ICBA is closely monitoring all aspects of the new bill’s implementation to ensure community bank interests are understood and adopted to protect these programs during the life of the bill from miscellaneous legislation targeting crop insurance for budget cuts.
The introduction of a new hemp program should ensure community banks’ ability to finance hemp growers and related businesses that utilize hemp for commercial products such as CBD oils and other uses once a hemp market becomes established. Crop insurance has also been added for hemp producers. ICBA has encouraged expeditious approval of state plans that will allow hemp production. Likewise, the current farm bill created insurance-style coverages for dairy producers. USDA should continue providing necessary educational materials for producers, lenders, and interested stakeholders.
USDA Guaranteed Farm Loans. USDA's guaranteed loan programs allow community banks to lend to higher-risk borrowers with a guarantee of repayment of 90 percent of principal. USDA’s guaranteed farm ownership (real estate) loan program is fully self-funding, and the guaranteed operating loan program has a negligible cost.
ICBA urged Congress to increase loan limits for USDA guaranteed farm loan programs and appreciates the modest increase from the previous $1.4 million level to a higher level of $1.75 million indexed for inflation.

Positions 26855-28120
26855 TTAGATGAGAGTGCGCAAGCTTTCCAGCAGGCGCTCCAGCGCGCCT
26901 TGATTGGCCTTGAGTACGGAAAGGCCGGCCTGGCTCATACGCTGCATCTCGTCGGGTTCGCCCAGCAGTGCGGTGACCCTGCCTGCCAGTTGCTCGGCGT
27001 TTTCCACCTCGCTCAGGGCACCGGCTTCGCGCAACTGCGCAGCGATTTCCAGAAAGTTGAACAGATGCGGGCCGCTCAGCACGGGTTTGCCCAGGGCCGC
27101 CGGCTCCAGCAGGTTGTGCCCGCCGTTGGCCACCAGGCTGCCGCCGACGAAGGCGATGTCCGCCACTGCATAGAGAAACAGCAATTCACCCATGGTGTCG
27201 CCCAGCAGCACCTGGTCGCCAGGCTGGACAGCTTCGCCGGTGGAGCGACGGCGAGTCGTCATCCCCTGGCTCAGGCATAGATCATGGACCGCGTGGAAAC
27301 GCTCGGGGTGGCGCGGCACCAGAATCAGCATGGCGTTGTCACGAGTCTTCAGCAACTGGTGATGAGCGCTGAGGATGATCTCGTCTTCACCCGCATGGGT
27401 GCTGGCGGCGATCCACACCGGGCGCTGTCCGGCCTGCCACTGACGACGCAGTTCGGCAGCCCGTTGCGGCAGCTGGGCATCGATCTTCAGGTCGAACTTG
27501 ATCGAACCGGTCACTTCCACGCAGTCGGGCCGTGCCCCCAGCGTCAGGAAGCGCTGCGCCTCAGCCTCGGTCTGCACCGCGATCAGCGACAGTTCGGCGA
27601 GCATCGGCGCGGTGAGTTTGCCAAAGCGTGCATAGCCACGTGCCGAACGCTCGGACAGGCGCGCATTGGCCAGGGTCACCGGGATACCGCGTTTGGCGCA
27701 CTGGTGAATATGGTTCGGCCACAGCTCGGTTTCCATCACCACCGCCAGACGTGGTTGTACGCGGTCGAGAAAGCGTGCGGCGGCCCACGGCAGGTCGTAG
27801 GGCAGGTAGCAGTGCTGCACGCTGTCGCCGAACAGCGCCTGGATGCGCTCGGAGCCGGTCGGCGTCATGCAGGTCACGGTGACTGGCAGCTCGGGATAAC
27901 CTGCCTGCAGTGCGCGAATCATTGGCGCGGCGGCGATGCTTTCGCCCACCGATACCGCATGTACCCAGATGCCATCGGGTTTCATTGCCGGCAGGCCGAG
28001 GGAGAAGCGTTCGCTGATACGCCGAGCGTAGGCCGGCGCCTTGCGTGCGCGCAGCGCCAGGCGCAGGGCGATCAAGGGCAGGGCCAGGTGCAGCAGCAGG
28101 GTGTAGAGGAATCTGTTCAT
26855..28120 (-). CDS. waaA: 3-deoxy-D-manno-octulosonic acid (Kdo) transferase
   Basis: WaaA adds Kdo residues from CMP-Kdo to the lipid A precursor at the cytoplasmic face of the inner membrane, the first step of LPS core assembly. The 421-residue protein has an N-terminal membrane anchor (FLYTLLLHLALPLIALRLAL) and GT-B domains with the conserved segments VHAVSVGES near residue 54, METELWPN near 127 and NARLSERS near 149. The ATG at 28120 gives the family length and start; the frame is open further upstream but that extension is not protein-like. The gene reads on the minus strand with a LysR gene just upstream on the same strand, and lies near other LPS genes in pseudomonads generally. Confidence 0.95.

Congress should ensure the inflation index keeps up with the actual rates of inflation in land values, which have increased in some states by over 20 percent in just the past year. Additional increases in guaranteed loan limits are warranted given the costs of current land prices and operating expenses, particularly with inflation levels reaching their highest rates in the past 40 years.
Increased loan limits allow community banks to work with more family farmers particularly during times of financial stress. ICBA successfully fought to eliminate term limits on guaranteed farm loans in the 2014 farm bill and would oppose any efforts to reinstate term limits.
Social targeting, or quotas, or similar requirements should be minimized in favor of expanding the program’s borrower base as widely as possible. A new supply chain guaranteed loan program has been introduced by USDA, and ICBA encourages this program to be made widely available to community banks.